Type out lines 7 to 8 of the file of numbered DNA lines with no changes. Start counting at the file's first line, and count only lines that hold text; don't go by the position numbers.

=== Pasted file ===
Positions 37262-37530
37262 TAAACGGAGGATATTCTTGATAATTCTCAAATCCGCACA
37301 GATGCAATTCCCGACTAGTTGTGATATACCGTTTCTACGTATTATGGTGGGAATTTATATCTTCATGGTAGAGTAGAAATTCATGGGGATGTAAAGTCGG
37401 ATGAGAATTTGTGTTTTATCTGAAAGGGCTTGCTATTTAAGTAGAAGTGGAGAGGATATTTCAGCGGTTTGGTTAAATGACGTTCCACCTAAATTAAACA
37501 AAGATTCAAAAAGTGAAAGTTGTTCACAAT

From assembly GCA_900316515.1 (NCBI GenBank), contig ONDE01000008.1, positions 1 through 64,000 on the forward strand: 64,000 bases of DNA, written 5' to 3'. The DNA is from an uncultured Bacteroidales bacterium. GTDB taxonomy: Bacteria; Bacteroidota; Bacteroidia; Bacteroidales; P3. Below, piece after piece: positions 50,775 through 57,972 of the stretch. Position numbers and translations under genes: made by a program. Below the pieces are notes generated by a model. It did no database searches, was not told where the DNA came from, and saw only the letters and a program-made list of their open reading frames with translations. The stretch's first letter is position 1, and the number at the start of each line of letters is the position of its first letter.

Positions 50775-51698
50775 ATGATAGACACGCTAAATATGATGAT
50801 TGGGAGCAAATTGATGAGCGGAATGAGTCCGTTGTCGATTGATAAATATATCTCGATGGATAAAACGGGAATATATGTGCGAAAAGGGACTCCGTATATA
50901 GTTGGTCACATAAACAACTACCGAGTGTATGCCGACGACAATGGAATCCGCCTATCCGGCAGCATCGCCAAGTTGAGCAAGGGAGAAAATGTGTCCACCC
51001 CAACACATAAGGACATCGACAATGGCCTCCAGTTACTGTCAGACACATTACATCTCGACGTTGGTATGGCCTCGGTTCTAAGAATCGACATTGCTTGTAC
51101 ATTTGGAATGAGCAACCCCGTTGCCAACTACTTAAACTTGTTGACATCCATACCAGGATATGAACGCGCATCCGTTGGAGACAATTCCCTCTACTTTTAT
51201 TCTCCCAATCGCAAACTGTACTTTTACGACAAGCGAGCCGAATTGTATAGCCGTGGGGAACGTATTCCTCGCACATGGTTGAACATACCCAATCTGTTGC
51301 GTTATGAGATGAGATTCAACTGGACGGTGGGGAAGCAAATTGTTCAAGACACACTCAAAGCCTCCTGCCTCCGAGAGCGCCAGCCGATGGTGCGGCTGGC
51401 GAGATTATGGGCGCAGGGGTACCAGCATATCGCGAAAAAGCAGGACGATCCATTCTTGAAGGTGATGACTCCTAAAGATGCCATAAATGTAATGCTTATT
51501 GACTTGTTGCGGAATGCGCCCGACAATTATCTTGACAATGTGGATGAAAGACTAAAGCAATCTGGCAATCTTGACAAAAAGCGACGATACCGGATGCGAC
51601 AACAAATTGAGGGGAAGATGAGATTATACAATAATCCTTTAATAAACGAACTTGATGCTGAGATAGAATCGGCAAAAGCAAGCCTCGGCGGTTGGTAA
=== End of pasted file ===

Positions 50775-51698
50775 ATGATAGACACGCTAAATATGATGAT